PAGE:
Already today, robots with AI are regularly doing diagnostics, medicine, and manufacturing, driving cars and trains, working at reception desks, and helping at banks. And some of them are reading your resume right now. Technology is barreling ahead, and in a few years we’ll even see robots with creative abilities such as writing original texts.
Too much work and not enough people. Sound familiar? Got the feeling there’s mainly an excess of the work that nobody wants to do? Here in the Czech Republic, that feeling is no surprise, because unemployment is at a record-low 2.8 percent.
According to one study by McKinsey, one way to increase productivity and lessen this pressure lies in digitalization. And thus robotization as well.
Interviewing With a Chatbot
Robots have a future in HR, for example. They’re already commonly reading hundreds of resumes a day. “In the big companies, you don’t have people going through 500 resumes anymore. It’s all automated,” confirms HR consultant Gordon Whyte from BIE Group. Robots themselves separate the “usable” resumes from the rest, and also evaluate the simple tests that applicants fill out.
This year, the HR firm Gi Group employed the first HR robot in the Czech Republic. Specifically, it’s a hiring chatbot from the leading Czech developers Feedyou. Not only are chatbots helping to find people for a variety of positions; they’re also skillful sales support. You can “hire” them when producing satisfaction surveys for your website or when determining public opinion.
“The job portals always see the same old faces. To get new applicants, you need to open up new communication channels. And that’s what makes a chatbot a good choice—they’re available wherever people spend their time, and whenever they’re spending it. Companies that are struggling with staffing can use chatbots to address passive candidates and approach them earlier than ever,” says Vojtěch Dlouhý, co-founder and business director of the development startup Feedyou.
Overall, the robotization of HR is become a popular and effective trend, in part thanks to how it eliminates the risk of bias at work interviews. After all, not everyone can leave the best of impressions in person, but it should be easier with chatbots.
The very first robotic receptionist (right) presented at Friendly Buildings conference in Prague.
HAL the Receptionist
You’ll also now find robots at Czech hotels. The very first one is named Pepper. It’s a pleasant, shiny white humanoid robot that helps guests at Prague’s Pyramid hotel to find their way around. It measures one meter twenty and weighs 28 kilograms. For now it just speaks English, but it’s also slowly learning Czech and other languages.
What does this new technology mean for human employees in the field? Are hoteliers planning to replace their live receptionists with artificial ones? The Orea hotel network, owners of the Pyramid hotel, says that it definitely doesn’t want to lay people off in the future. Instead, robots should help to rid its staff of routine work.
“The people who work at Pyramid are enthusiastic about their little teammate. Pepper the Robot is sociable and is constantly learning new things and new skills,” says Gorjan Lazarov, director of Orea Hotels & Resorts—which also happens to be one of the Czech Republic’s biggest hotel chains. Pepper in particular helps guests with minor questions. It advises on how to get around at the hotel and offers tourism advice and information on tourist locations and e.g. the hotel’s services. In the future it’s also expected to help get guests settled into their rooms.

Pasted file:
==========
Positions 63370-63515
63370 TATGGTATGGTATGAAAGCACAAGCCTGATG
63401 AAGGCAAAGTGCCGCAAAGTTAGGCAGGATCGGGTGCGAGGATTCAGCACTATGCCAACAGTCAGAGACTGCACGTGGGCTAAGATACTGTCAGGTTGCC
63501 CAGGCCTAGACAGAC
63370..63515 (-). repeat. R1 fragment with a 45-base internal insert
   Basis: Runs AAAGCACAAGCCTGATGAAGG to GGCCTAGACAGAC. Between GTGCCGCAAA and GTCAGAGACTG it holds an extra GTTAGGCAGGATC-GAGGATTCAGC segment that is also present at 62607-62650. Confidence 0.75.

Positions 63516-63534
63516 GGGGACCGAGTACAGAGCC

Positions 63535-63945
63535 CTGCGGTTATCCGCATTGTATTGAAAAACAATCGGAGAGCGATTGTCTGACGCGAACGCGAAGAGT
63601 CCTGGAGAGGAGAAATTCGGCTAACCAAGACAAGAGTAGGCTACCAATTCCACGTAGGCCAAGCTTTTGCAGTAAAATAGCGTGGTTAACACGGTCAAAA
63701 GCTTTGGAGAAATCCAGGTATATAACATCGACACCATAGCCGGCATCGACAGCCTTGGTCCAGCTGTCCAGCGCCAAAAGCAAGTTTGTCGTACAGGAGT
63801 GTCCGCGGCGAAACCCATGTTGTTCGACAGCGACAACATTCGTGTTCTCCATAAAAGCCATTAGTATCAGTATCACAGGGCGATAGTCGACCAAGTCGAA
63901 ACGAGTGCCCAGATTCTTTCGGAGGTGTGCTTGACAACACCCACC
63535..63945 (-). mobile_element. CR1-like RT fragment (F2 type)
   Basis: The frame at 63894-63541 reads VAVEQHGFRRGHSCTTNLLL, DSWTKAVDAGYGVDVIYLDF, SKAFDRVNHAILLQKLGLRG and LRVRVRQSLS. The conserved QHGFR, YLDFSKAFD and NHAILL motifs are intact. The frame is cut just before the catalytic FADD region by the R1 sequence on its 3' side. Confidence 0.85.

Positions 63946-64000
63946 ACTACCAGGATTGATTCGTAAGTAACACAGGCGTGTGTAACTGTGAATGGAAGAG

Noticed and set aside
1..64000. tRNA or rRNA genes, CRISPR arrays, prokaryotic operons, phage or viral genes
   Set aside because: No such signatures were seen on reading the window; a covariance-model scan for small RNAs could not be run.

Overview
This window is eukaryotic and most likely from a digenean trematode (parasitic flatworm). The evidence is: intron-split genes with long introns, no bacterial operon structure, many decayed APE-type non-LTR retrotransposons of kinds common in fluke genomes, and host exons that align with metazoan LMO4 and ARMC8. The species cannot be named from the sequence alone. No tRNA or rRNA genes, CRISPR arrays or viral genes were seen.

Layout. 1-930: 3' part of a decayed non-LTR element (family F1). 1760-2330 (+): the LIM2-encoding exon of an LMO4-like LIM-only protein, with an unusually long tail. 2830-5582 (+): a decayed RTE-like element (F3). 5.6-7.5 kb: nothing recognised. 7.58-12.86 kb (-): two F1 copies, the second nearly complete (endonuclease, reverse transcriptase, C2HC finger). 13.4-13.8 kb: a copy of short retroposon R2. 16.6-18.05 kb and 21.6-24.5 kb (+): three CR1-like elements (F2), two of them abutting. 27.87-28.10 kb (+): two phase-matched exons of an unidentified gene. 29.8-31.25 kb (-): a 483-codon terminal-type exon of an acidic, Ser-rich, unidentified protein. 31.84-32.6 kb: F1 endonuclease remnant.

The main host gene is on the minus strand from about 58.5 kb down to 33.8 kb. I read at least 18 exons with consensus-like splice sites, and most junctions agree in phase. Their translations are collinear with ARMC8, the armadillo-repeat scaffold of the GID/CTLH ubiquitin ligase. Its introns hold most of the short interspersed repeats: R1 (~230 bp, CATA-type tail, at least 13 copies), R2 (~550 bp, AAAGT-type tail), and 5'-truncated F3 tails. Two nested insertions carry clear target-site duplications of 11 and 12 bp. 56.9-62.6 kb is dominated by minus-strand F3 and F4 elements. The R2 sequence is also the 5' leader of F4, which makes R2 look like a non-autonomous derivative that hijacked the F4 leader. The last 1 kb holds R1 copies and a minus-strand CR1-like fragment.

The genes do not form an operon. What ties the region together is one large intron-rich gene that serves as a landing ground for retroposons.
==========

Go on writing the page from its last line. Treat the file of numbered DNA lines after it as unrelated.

But the future of receptionist robots doesn’t end with the hotel business. For example at the Visionary office building in Prague’s Holešovice district, the real estate developer Skanska Property has partially replaced its human receptionists with a machine, while another virtual receptionist is planned for the new Parkview building in the Pankrác district.
Bankers with Artificial Intelligence
McKinsey’s survey also notes financing as being one of the sectors where the Czech Republic’s digitalization is ahead of the EU average. The robot Standa (along with his new teammate Adina), employed by Sberbank CZ, plays one part in this. The Czech branch of Sberbank was among the first European banks to hire software robots for their work.
Robots are especially common in the back office, where they perform paperwork connected with clients’ utilization of approved loans. They save their human teammates up to 300 hours a month that they can then invest into more interesting work. For example, improving their customer care and doing activities that demand a more creative and thought-centered approach overall. One bit of trivia: these robots take four minutes on average for routine tasks that on average take their human colleagues 24 minutes instead.
The initial goal of robotization at Sberbank was primarily to free up the staff on their overburdened Back Office team—and now they can focus on more sophisticated work with better added value. “We see our robots as something like kitchen appliances. That is, primarily as timesavers that help us with tasks that are repeating and annoying. People are and will remain irreplaceable for us. The robot’s teammates will then become bigger experts, they’ll deepen their knowledge, and overall they’ll help us more to improve our processes. They are aware that robots aren’t taking their work, but instead making it simpler. In the future we’d also like to automate e.g. the processing of financial reports and activities at our e-shop,” says Vratislava Šestáková, Head of Operations at Sberbank CZ, on the robotization of their bank’s processes.